She said, "I think this arrangement is well suited to some of the large authorities that want to make significant changes and I think it will be successful."
Under the terms of the deal, the joint venture, called RBT (Rotherham Brought Together) Connect, will eventually manage all of the council's IT functions, procurement, revenues and benefits, human resources and payroll.
Mountain believes this approach could help larger councils deal with difficult technology changes. "In very large authorities, making changes is more complex and external parties with business change experience can help them," she said.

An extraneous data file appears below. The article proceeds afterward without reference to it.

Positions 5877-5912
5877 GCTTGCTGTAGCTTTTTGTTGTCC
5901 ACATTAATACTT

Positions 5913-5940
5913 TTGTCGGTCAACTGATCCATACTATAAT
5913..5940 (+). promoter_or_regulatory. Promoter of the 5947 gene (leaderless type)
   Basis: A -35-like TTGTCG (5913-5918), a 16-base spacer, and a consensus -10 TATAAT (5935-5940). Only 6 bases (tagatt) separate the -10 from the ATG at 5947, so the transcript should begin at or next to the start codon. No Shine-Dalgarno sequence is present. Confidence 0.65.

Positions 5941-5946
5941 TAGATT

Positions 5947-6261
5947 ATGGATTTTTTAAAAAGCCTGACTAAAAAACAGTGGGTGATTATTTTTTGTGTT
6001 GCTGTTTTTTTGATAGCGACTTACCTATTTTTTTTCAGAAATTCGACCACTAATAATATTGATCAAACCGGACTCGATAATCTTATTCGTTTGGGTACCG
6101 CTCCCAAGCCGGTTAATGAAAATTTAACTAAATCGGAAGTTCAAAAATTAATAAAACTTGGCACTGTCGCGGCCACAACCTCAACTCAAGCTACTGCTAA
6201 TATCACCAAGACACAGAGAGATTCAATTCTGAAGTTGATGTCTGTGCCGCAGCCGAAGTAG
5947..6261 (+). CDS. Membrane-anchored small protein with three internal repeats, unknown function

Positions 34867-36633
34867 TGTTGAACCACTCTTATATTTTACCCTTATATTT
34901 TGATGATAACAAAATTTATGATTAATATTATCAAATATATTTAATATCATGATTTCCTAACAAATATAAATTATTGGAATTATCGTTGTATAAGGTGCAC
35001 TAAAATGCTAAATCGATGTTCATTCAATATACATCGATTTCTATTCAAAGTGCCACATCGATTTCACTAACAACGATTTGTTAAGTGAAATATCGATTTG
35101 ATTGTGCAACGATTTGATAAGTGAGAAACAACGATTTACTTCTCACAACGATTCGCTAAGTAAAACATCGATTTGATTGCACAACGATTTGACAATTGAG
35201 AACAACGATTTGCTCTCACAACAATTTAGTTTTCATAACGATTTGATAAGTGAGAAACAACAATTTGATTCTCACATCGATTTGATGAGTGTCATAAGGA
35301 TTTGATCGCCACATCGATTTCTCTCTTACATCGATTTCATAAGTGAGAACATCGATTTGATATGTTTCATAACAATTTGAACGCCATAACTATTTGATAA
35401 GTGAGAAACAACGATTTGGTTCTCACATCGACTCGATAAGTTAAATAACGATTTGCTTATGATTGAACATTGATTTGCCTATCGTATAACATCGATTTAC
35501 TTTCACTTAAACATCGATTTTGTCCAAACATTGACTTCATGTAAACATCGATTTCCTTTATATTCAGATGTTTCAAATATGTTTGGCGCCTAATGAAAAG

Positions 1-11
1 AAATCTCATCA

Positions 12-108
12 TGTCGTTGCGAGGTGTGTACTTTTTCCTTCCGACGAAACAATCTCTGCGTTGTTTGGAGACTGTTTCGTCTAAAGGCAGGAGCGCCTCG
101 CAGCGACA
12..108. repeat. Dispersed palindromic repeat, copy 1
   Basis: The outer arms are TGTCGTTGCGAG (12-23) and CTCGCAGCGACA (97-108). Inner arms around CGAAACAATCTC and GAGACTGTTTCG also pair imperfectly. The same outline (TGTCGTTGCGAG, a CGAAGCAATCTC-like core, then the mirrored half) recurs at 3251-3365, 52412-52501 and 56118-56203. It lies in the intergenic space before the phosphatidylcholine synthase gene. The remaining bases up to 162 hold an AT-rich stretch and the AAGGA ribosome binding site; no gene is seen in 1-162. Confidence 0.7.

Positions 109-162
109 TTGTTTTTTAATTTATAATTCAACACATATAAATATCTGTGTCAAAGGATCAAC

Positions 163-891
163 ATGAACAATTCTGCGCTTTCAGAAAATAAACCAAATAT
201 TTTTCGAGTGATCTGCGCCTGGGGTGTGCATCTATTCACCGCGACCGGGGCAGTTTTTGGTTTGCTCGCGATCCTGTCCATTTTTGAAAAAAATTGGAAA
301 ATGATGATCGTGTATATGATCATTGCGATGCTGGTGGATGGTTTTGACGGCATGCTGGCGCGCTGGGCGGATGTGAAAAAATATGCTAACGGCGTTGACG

The joint venture was approved at a council meeting last week and negotiations are now taking place to finalise the agreement, which is expected to start in April.
BT will invest £30m in technology as part of the deal, with the remaining £120m coming from the council. Up to 600 council staff will be seconded to BT, although they will remain council employees and their conditions of employment will not change.
Rotherham Council has estimated that the joint venture could generate £50m worth of savings without any significant increase in the council's current IT expenditure.